Saints fans boycott Super Bowl with New Orleans flair


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2 February 2019, 18:04 GMT

By Jason Abbruzzese

NEW ORLEANS – Who Dat Nation has plans for Super Bowl Sunday, but they have nothing to do with the match-up between the Los Angeles Rams and New England Patriots.

Fresh from one of the most controversial plays in American sports history – a non-call of a penalty that the New Orleans Saints would have set up to defeat the Rams in the NFC Championship Game – the city of New Orleans is preparing an almost-total boycott of the Super Bowl. Bars refuse to show the game, parades are planned and a party organized in less than two weeks is sold out.

Voodoo dolls representing NFL referees and the league commissioner are an expression for some disappointed Saints fans.Lauren Braden

"We give a party for any event," says Lauren Braden, 36, a lifelong saint fan who also sold voodoo dolls from NFL referees and NFL commissioner Roger Goodell. "We throw parties on the streets for funerals, so we have a different mentality than most people."

The inflated call has already become part of the New Orleans tradition, and has cost the Saints and its fans – known as Who Dat Nation because of the "Who That?" – shout – a chance to win the Super Bowl on the home ground of their hated rival, the Atlanta Falcons.

Erick Engelhardt, 43, the maker of the Big Easy Mafia, a fan club of the saints, said that the day after the match he could feel the loss in the whole city.

"It was literally deflated," said Engelhardt. "It was almost the same feeling as someone who died, the same kind of sulking, you just felt it was crazy, but you really felt it."

Many NFL teams in the United States have fanatical fanbases, but few are as inseparable from their cities as the Saints to New Orleans. For decades, the Saints were the only major professional sports team in New Orleans and fans have had little to no success for years, they even earned the unfortunate nickname "Aints" and pioneered the use of paper bags over their heads as a sign of their frustration.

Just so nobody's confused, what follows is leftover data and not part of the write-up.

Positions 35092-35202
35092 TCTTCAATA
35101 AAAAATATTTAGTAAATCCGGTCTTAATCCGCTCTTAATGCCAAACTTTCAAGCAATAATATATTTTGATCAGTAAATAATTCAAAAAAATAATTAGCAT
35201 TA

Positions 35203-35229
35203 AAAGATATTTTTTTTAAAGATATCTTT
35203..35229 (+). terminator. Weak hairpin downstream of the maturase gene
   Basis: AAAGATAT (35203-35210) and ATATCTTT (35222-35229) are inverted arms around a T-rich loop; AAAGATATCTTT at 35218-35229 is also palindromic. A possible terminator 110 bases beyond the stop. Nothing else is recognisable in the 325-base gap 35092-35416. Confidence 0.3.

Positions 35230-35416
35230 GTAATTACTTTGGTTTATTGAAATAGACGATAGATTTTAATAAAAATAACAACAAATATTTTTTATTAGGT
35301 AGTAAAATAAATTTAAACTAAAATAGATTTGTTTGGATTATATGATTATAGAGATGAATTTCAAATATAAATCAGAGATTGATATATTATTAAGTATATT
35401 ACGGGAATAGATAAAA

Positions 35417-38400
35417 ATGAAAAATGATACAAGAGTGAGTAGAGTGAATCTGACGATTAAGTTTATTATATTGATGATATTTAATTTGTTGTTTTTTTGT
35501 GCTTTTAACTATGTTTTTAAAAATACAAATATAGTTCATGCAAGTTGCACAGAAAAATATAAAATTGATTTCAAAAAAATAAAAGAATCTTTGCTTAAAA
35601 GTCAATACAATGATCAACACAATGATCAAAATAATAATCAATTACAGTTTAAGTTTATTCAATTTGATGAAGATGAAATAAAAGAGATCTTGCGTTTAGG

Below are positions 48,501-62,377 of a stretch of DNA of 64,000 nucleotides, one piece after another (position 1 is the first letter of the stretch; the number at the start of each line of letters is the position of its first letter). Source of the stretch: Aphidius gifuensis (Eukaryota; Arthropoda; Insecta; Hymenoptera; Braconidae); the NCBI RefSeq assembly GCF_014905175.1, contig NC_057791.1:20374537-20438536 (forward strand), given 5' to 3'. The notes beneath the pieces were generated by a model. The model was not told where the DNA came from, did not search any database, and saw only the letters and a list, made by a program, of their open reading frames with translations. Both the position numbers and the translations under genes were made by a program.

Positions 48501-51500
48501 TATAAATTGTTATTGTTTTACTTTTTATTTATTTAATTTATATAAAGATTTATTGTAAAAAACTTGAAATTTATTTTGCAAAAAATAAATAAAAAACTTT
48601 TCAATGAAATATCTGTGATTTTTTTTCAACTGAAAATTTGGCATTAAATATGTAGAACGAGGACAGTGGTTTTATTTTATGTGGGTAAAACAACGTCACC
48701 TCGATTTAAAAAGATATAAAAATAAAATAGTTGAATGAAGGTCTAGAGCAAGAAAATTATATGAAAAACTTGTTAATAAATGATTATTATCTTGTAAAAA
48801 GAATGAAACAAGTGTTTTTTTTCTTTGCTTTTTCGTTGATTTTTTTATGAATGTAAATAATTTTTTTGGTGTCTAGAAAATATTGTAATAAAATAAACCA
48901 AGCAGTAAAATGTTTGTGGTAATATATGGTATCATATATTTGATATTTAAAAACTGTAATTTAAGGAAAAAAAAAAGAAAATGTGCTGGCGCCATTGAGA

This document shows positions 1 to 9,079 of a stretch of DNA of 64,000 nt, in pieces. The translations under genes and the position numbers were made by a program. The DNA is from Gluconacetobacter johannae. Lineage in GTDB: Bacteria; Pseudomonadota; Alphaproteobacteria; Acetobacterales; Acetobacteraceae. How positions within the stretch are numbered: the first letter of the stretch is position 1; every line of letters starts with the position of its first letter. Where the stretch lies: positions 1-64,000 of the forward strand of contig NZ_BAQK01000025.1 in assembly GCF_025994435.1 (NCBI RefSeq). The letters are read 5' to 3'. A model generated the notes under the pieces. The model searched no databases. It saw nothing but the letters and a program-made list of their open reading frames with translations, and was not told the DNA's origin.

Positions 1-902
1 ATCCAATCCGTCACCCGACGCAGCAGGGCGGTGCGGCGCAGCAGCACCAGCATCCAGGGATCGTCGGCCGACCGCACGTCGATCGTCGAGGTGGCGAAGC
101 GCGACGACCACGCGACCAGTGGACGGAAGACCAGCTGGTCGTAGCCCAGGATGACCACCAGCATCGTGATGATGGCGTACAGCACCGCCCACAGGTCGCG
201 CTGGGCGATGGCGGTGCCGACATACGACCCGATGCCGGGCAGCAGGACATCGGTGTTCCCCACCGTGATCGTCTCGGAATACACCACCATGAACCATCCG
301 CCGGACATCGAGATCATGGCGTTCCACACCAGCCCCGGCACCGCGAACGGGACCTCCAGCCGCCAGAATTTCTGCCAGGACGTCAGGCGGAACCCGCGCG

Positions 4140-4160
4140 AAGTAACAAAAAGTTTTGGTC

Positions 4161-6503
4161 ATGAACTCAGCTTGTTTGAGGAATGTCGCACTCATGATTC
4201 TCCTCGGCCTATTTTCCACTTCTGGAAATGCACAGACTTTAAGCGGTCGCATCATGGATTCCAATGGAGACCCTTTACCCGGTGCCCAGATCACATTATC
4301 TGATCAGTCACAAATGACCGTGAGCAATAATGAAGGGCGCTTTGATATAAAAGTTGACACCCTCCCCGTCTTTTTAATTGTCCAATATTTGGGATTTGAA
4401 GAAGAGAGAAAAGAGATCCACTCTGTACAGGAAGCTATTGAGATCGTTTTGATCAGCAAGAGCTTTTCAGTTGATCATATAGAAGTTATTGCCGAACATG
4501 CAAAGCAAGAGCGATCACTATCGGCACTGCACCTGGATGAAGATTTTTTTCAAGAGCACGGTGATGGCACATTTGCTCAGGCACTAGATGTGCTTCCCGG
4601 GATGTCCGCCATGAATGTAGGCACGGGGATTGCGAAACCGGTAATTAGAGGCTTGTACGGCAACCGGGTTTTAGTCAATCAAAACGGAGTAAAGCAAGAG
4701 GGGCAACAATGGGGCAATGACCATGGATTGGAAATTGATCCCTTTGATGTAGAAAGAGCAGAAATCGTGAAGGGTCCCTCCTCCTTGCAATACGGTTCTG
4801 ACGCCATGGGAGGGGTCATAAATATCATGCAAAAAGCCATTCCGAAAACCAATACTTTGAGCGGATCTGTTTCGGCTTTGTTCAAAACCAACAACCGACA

A New Orleans Saints fan holds a voodoo dall as the saints pick up the Seattle Seahawks at the Mercedes-Benz Superdome on October 30, 2016 in New Orleans.Sean Gardner / Getty Images file

But the Saints remained an important part of the city's identity, a bond best illustrated by the return of the team to his homeland, the Superdome, in the first race after Hurricane Katrina.

"We had devastations that stared at us every day and, truthfully, the saints, whether through their games, their philanthropic efforts, have just picked us up," said Braden. "It gave us something to look forward to every Sunday."

"They represent our hope, they have given us back our lives after Katrina."

And so the inhabitants of New Orleans started to mourn this year about the season of their team. A boycott? Certainly, but in the spirit of the city it would be a festive boycott.

The day after the competition, Kim Bergeron, 57, started planning a second-line parade, a New Orleans tradition created with jazz funerals, to mourn in the Saints season, but also to look forward to the next one.

Numerous second-line parades are planned, according to, a local news website.

"This was brought together as a catharsis for anyone trying to repair their broken hearts," she said. "They represent our hope, they have given us back our lives after Katrina."

The biggest event seems to be the "Boycott Bowl", the brainchild of New Orleans residents, Brando Rizzuto, Travis Laurendine and Walter "Kango Slimm" Williams Jr. The event, which is held in a street in the city and more than two dozen local music acts, sold out of 3,000 tickets.

Laurendine, a local entrepreneur who sold tickets through his startup, ShowSparker, said that the response to the event had been almost overwhelming, with many more thousands of people on Facebook who showed interest in attending – and asked saints in other parts of the country. to create a livestream of the event.

He said he wanted to set up the event for Saints fans and raise money for the New Orleans Recreation Department, where the proceeds of the event will disappear.

"We took this opportunity to take a loss for the Saints and turn it into a victory for the future athletes, the future champions of New Orleans," Laurendine said.